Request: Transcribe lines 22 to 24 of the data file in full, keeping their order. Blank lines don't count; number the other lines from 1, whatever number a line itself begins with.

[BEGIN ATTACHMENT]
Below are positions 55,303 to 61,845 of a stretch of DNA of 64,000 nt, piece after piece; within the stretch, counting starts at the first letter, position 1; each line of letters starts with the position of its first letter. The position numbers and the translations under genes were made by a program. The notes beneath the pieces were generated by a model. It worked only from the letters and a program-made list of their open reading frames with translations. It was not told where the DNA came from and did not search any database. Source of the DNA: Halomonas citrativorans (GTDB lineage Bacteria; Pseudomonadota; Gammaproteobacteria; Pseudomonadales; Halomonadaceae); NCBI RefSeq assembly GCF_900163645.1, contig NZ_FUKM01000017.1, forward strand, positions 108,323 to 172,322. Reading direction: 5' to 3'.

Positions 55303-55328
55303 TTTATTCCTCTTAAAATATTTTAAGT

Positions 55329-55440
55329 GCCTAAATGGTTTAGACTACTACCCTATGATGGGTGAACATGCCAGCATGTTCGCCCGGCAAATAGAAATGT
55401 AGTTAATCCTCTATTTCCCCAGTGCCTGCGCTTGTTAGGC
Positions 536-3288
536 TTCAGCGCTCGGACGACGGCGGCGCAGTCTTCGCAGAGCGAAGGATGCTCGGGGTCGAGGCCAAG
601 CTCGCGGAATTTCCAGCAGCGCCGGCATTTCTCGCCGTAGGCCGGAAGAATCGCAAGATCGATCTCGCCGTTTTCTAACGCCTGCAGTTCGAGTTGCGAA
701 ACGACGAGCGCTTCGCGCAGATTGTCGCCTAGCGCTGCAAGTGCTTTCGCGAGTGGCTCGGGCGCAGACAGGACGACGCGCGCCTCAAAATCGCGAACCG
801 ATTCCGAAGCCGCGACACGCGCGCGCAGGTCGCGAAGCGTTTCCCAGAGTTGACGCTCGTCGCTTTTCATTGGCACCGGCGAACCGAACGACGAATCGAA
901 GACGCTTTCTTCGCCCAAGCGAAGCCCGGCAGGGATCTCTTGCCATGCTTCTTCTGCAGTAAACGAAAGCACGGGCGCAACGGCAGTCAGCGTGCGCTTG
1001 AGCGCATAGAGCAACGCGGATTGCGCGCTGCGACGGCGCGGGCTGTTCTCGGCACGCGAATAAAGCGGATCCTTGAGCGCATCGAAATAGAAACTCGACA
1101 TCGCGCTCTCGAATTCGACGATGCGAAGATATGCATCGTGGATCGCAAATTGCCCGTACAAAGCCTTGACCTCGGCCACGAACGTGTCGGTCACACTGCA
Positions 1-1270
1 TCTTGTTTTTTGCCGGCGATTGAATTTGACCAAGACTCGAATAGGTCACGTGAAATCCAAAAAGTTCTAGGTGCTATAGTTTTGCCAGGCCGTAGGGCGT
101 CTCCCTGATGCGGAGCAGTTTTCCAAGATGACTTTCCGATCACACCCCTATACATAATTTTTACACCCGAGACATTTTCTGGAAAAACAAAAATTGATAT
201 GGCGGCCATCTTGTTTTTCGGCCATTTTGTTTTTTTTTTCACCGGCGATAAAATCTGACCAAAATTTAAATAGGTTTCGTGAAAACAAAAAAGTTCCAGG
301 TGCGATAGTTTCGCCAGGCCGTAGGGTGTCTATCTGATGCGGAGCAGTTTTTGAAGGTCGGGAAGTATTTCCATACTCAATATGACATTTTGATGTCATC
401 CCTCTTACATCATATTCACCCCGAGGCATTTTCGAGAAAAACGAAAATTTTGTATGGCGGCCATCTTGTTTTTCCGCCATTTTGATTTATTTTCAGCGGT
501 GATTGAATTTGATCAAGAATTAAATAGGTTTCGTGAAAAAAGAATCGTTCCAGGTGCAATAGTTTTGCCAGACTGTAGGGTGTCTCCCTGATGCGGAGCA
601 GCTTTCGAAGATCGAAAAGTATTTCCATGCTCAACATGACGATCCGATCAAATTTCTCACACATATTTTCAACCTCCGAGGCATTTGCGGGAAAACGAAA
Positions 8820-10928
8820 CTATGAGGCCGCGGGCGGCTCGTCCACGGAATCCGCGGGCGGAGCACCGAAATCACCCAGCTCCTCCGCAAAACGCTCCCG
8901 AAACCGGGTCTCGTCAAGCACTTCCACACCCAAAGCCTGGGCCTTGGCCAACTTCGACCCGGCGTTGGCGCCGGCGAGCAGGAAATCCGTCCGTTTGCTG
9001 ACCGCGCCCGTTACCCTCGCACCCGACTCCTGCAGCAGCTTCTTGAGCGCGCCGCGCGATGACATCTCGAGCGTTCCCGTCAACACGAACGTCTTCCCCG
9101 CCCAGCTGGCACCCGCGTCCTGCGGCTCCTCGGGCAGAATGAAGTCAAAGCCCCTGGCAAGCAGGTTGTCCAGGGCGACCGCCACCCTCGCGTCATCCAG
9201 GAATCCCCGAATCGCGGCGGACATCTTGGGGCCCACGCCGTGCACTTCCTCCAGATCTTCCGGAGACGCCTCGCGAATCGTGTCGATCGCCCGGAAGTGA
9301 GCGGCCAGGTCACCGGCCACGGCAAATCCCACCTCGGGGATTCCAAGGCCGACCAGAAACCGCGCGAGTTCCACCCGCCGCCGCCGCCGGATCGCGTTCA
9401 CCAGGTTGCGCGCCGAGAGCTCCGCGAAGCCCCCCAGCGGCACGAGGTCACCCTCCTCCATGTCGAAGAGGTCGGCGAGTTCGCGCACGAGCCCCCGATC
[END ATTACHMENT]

601 GCTTTCGAAGATCGAAAAGTATTTCCATGCTCAACATGACGATCCGATCAAATTTCTCACACATATTTTCAACCTCCGAGGCATTTGCGGGAAAACGAAA
Positions 8820-10928
8820 CTATGAGGCCGCGGGCGGCTCGTCCACGGAATCCGCGGGCGGAGCACCGAAATCACCCAGCTCCTCCGCAAAACGCTCCCG